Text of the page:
You know your band's a big deal when you top the hype totem pole at South by Southwest. And if anybody was the talk of Austin's annual music industry mecca, it was The xx, a trio of black-clad New Wave outsiders barely out of their teens.

You know your band's a big deal when you top the hype totem pole at South by Southwest. And if anybody was the talk of Austin's annual music industry mecca, it was The xx, a trio of black-clad New Wave outsiders barely out of their teens.

The British upstarts' soulful, whispery twee seemed to be everywhere at last month's fest, which found most of the blogosphere-anointed bands of the hour scrambling around town from one gig to the next for days on end. All that hustle and bustle is great for exposure, but not so much for band sanity.

"It was pretty hectic, actually," said Romy Madley Croft, who plays guitar and trades vocals with bassist Oliver Sim. "We played CMJ [Music Marathon] before and we've done other similar things in the UK. I find them quite frustrating. We're perfectionists when it comes to our sound. Come to these things and the sound isn't perfect in a place where people are going to be judging you for your sound."

Croft need not worry about perception nor perfection. During a 1 a.m. set at cozy Mohawk Patio, minimal jams like "Crystalised" and "Islands" transcended the hum of crowd banter and stood up as less-is-more forces to be reckoned with.

For a band with no drummer - Jamie Smith rounds out the lineup on an array of MPC samplers - they had significant presence. And for an act that started out afraid to perform, they were pretty damn magnetic.

Ceaseless touring will do that to you, and that's been life for The xx since their self-titled debut became a critical sensation last summer. They've had to overcome bashfulness, inexperience and losing fourth member Baria Qureshi to exhaustion, but they've rounded into a capable live act. On stage as on record, their songs are more than the sum of their parts.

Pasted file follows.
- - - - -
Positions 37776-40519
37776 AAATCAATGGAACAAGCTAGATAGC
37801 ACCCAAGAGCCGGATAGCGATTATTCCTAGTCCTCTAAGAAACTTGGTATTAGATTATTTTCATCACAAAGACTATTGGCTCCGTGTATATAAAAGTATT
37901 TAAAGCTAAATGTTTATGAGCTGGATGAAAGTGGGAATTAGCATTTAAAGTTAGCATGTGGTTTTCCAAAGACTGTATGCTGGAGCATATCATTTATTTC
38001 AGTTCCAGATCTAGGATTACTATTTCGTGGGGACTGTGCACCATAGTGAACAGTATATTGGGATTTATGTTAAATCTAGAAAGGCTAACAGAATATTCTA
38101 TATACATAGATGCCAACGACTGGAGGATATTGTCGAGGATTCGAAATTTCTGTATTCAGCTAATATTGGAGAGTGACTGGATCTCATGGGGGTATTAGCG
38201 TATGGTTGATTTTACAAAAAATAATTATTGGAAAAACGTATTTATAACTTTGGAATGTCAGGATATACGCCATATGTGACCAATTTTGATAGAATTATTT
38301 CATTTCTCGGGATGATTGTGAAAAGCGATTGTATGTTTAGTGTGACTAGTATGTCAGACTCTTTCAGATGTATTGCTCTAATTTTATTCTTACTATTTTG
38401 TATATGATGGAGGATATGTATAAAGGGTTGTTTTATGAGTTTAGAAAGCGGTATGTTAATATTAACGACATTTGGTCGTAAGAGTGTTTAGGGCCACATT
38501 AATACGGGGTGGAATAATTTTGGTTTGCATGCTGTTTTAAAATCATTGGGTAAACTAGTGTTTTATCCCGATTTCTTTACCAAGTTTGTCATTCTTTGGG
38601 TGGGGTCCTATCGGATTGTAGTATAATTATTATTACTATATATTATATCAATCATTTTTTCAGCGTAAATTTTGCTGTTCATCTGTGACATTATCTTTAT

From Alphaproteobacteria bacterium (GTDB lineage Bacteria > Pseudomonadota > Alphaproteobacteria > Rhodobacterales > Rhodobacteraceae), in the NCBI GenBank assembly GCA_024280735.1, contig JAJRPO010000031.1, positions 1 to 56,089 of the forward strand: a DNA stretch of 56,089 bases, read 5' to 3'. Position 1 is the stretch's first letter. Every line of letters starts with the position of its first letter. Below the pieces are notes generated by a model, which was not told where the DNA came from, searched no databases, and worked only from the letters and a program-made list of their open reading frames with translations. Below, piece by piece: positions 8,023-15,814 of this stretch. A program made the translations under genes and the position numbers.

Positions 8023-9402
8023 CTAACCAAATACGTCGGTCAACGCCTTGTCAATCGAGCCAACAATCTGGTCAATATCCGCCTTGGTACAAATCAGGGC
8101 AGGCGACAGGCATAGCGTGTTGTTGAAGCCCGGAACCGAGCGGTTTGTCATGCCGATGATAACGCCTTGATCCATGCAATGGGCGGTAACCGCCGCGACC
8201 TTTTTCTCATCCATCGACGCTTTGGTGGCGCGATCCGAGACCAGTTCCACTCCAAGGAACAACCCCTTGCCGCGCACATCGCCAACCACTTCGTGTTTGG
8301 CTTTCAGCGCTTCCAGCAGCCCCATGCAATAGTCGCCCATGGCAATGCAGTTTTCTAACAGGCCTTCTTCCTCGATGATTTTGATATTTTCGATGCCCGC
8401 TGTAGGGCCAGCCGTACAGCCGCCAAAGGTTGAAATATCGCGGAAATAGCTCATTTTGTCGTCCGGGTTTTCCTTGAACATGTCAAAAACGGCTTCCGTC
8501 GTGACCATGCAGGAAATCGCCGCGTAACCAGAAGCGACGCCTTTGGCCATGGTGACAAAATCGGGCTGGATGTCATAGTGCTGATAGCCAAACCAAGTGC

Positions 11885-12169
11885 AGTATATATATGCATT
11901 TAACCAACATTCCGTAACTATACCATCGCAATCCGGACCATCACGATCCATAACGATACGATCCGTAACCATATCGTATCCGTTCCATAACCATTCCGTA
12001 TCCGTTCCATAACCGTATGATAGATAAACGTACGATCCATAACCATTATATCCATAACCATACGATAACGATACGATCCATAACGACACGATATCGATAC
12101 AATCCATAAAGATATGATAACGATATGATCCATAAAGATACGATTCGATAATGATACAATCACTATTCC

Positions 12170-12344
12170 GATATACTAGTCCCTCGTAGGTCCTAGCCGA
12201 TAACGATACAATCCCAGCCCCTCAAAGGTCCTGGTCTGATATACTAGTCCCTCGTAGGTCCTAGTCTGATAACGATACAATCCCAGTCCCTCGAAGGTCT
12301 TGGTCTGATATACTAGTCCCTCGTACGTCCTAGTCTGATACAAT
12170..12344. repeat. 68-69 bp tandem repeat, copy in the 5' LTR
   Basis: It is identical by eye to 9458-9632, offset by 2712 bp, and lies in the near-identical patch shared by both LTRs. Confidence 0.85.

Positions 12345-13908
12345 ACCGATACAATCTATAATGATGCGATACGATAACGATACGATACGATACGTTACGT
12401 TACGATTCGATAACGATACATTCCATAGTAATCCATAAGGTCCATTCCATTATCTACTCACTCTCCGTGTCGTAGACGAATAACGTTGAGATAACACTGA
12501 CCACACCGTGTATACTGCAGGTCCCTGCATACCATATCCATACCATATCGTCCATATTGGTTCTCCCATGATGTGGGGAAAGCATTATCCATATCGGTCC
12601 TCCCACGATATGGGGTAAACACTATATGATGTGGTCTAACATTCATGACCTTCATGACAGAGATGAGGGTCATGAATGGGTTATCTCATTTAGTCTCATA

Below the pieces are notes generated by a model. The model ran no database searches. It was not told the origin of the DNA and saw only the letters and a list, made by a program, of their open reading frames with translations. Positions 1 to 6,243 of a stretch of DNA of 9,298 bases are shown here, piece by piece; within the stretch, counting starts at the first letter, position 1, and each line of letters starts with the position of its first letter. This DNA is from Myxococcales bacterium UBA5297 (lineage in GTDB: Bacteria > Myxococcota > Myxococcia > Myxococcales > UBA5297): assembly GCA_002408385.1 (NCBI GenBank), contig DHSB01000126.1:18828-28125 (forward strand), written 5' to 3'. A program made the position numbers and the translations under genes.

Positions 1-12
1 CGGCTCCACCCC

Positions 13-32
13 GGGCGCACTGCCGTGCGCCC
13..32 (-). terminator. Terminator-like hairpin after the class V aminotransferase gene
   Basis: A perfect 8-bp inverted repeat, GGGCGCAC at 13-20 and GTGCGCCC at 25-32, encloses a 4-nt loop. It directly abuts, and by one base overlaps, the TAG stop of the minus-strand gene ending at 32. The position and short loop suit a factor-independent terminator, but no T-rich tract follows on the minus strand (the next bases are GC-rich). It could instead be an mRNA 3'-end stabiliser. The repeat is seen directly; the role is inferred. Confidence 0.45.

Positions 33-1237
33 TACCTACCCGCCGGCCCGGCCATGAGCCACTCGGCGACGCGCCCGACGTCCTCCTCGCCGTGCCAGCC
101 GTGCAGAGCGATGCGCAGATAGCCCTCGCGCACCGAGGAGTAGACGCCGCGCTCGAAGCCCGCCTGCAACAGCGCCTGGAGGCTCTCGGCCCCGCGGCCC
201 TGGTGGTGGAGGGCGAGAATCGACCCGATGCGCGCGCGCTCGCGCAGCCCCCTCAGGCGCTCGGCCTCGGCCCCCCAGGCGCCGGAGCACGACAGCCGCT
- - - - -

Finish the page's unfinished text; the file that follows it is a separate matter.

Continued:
The minimal approach began by necessity during the group's early days as classmates at London's Elliott School, which counts members of Hot Chip, Burial and Four Tet among its alumni.

"In the beginning it started with whatever we had and whatever we were able to play," Croft said. "Some of those earlier songs were written when we weren't the best musicians."

For instance, the sweet, simplistic love song "VCR" is one of the band's first works. Since then, Croft and Sims have delved into darker territory, but the crisp minimalism and breathy sexuality that defined the band in the beginning endure. Just as the spare arrangements were an accident, so was the band attempting to come off as erotic.

"He's like my brother," Croft said of duet partner Sims, "so it doesn't feel very sexy to me."

The band has a long tour schedule ahead before they finally take a break this September, a respite Croft is looking forward to if only so she can get in the proper head space to write new songs. She and Sims require peace and privacy in order to create, two commodities in short supply for a traveling band.

Their journey brings them to the Wexner Center this Monday for a show with jj. Croft said The xx invited the openers to tour with them because they're big fans of jj's work, not just as a marketing masterstroke of double-lowercase synchronicity.

However, Croft admitted, "It looks good on the sign."